When you have no marketing department behind you, when you’re not even listed in a publisher’s catalog or recommended to a Barnes & Noble buyer—and no one’s ever heard of you in the world of books—the one way you might turn the head of a potential buyer cruising Amazon is offer a low price. Or no price. “For free” may be a grammatically deplorable phrase (“free of charge” or simply “free” is correct), but for a time, it had a happy ring among consumers who could stuff their e-readers with books by folks they’d never heard of: today a lot of those free slush-files still remain unread on those e-readers, which have been supplanted by tablets.
If the trade was aghast at Amazon’s institution of $9.99 as a viable price for the ebook version of a hardcover hit, it’s tempting to mutter “all is forgiven” now. I know many authors who’d love to get $9.99 for their ebooks. Free downloads by the hundreds might feel exhilarating, but your take-home pay? And while it’s popular to hunker down in the bloggoria and shoot the breeze about the “sweet spot” between $2.99 and $4.99, what frequently is not mentioned is frequency: how many of those things do you have to sell at $3.99—even if you’re getting 70 percent—to put together an income?
Indie/hybrid icon J.A. Konrath, doing a terrific job last week at BookExpo America on a panel about authorship, might have surprised some of the fight-club followers of his blog posts when he said, “If you want to reach the most people possible, you sign with one of these big publishers…. [But] most of us don’t get that invitation to the big show.”
And nobody forced the industry to follow the self-publishing sector in driving the car right on over the cliff. For a time, a UK publisher staged a 20-pence promotion on some of the hottest titles of the year. Now, the bigs are in “new-agency” pricing contracts with Amazon that somehow have them charging high “this price set by the publisher” prices for ebooks at the very moment that the industry needs to energize its digital investments, not price them out of reach.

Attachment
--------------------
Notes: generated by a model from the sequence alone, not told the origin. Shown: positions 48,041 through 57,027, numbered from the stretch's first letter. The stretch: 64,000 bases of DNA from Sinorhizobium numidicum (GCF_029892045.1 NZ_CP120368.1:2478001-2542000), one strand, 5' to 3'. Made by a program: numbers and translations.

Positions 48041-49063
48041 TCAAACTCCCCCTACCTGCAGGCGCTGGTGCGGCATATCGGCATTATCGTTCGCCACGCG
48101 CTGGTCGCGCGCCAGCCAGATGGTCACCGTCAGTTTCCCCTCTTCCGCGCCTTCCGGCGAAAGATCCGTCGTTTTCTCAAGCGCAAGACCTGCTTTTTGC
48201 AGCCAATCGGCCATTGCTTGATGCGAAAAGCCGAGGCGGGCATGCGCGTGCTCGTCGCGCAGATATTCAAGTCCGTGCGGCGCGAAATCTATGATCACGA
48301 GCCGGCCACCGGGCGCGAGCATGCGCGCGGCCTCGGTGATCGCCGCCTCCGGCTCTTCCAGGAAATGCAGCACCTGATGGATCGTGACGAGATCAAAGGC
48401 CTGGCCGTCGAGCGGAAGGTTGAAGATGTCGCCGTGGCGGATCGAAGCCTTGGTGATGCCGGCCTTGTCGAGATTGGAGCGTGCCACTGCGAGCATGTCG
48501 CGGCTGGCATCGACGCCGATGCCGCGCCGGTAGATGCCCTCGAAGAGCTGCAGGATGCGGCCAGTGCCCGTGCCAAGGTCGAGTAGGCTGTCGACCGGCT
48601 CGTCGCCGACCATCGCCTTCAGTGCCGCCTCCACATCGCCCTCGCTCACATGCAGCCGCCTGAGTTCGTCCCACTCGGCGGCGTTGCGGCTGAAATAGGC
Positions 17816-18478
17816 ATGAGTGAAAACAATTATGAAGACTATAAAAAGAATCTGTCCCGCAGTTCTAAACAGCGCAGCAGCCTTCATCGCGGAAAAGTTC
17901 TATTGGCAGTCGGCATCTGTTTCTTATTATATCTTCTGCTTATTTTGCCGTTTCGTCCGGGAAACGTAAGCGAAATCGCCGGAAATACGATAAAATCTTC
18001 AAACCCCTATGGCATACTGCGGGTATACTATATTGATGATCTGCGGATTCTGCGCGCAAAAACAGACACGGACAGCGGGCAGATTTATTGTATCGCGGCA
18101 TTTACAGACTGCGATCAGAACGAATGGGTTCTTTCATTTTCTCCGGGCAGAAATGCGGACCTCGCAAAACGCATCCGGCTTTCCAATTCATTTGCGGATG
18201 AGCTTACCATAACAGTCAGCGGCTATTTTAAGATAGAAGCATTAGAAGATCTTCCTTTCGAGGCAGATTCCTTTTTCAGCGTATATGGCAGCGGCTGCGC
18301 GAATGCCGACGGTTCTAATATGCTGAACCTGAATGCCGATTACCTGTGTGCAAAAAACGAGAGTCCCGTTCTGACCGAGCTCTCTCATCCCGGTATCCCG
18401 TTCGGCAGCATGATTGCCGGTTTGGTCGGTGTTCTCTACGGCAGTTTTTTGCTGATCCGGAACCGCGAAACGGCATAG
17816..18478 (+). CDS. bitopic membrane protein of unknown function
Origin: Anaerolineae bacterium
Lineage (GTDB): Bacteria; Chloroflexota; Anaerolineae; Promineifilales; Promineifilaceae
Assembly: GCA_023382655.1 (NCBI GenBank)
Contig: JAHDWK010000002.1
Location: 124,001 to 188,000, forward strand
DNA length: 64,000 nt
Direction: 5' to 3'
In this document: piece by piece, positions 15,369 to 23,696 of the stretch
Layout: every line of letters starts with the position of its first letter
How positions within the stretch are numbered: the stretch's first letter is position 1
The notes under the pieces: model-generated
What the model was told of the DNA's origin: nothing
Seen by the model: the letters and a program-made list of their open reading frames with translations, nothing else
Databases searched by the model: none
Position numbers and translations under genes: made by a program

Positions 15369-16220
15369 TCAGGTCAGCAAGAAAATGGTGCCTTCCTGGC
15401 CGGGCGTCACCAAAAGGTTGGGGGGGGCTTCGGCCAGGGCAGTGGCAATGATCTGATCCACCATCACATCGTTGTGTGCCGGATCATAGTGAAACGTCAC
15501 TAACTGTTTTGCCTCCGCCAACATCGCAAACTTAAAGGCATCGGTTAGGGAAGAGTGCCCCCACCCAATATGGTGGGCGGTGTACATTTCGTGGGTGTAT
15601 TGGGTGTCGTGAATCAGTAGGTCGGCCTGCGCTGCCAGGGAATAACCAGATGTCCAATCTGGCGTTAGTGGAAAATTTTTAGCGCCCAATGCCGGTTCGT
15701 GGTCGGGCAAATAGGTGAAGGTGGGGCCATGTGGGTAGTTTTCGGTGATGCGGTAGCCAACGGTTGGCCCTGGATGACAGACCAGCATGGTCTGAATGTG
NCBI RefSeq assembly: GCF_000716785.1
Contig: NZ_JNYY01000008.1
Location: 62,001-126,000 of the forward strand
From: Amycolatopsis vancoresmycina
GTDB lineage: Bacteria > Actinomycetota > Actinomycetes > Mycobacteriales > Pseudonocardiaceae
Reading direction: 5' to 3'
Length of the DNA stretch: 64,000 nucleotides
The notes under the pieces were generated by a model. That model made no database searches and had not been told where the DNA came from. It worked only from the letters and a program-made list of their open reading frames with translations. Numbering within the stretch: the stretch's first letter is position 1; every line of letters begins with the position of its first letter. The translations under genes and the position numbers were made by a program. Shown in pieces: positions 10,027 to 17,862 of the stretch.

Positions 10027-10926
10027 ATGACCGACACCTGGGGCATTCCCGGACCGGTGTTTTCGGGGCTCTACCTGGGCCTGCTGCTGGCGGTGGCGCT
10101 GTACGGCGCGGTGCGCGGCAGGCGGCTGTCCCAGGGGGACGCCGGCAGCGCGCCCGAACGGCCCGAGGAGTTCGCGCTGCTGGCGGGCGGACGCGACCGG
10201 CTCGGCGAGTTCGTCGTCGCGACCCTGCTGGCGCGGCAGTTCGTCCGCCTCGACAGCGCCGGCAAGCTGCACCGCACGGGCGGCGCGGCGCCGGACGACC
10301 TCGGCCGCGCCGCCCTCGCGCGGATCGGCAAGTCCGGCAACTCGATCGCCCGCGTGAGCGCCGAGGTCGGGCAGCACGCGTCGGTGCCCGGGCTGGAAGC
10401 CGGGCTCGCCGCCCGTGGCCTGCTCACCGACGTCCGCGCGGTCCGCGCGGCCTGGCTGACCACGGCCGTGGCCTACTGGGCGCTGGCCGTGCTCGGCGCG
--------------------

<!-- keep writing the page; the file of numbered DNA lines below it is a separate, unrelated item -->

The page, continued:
The Price of Respect
As painful as pricing issues may be in the marketplace and in authors’ efforts to put together a living, the real question, as Webb has suggested, is what happens in the public mind when pricing goes through the floor?
In the readership’s collective mind, the bottom has fallen out. The digital decoupling of price from assumptions of aesthetic and artistic value may, in the long run, prove second only to the Wall of Content, itself, for its impact on publishing’s new context. This has happened in other industries, of course. In news, in music, in freelancing, as many of us discussed in a recent look at the Huffington Post’s use of writers it doesn’t pay.
Webb’s phrase was “degradation of our worth” as creative people. A difficult devaluation is under way. ‘Tis bootless to exclaim, as Marshall McLuhan told us so long ago, “All media work us over completely.” We knew nothing of his genius then. Sadly, we do now.
Far beyond all those craft considerations of how to keep your protagonist dry when it rains, this question of how the world sees literature’s value (in every genre), writers’ value, writing’s value, is about as unfocused and queasy a quandary as you’ll find in publishing.
We’re in a world now that thinks it can write just as well as you can. It doesn’t need your book. It can write its own. It can publish it. And it can lowball it on Amazon, leaving your would-be readers clicking right past your beautiful books.
Say what? You’re asking an outlandish $9.99 for the ebook it took you four years to write and thousands of dollars to produce responsibly?
Who do you think you are?
Now, thanks to tinyCoffee and PayPal, you can!